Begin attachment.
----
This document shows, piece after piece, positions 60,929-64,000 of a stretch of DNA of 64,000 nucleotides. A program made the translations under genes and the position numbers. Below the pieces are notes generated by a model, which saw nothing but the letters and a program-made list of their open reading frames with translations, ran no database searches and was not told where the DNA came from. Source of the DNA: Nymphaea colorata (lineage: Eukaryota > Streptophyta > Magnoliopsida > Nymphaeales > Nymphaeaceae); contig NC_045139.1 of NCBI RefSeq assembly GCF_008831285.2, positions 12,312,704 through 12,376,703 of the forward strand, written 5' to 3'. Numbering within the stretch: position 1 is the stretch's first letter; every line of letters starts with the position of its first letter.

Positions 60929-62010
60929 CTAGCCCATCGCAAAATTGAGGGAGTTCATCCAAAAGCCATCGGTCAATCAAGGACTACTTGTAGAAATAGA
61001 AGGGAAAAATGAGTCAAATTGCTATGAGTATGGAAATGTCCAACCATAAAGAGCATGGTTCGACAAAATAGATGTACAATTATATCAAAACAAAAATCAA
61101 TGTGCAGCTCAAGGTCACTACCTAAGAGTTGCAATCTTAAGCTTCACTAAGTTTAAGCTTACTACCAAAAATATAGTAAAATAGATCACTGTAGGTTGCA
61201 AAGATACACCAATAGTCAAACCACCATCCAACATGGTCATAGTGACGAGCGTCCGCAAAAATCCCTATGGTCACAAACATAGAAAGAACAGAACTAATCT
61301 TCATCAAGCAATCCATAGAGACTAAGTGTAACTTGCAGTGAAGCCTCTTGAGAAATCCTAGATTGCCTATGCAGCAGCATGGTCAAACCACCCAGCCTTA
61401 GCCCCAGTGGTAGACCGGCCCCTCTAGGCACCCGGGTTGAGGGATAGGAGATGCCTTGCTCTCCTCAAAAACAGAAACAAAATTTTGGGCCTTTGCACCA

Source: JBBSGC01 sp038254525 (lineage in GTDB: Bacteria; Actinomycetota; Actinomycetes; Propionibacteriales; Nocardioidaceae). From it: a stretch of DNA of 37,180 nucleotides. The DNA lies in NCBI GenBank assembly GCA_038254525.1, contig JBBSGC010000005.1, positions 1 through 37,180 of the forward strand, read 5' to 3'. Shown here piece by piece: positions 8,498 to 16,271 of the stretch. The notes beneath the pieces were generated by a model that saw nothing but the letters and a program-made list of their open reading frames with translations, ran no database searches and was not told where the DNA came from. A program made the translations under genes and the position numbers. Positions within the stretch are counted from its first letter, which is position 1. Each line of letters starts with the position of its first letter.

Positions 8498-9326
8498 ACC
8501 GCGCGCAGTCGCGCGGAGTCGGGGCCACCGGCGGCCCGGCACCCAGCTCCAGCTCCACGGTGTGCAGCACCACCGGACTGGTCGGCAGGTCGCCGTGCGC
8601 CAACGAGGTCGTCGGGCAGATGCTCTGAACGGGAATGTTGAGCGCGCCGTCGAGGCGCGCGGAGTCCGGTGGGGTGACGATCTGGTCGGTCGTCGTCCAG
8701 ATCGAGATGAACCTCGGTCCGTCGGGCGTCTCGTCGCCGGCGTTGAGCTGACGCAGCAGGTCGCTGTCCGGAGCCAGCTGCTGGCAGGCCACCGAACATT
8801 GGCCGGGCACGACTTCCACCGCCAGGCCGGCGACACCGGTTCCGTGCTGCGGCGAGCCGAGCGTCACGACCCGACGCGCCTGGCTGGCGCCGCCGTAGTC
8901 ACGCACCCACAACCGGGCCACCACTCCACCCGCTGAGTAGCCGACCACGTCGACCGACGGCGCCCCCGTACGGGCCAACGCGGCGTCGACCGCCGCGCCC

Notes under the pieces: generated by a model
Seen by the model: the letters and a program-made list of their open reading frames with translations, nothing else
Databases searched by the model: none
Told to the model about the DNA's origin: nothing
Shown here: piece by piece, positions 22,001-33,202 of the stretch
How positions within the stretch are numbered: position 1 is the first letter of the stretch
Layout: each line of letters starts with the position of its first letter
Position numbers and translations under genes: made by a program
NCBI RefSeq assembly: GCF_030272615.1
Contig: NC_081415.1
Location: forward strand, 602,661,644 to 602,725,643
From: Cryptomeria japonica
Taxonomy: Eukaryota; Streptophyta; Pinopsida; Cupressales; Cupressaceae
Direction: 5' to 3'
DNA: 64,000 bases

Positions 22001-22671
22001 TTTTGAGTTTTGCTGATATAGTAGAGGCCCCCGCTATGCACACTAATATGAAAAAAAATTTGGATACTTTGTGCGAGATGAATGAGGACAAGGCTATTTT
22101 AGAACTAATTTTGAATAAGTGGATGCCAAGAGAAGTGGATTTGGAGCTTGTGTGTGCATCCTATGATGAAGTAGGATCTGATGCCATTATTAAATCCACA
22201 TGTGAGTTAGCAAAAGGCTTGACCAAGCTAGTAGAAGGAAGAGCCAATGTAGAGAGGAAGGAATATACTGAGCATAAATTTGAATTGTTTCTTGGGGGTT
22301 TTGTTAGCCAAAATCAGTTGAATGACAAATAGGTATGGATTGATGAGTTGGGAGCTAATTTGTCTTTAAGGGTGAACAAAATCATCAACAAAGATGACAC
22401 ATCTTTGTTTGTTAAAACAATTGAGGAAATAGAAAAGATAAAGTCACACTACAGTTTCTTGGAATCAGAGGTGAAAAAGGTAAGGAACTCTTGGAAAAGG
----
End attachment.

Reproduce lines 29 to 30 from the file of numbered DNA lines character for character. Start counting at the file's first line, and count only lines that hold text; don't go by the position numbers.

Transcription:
Taxonomy: Eukaryota; Streptophyta; Pinopsida; Cupressales; Cupressaceae
Direction: 5' to 3'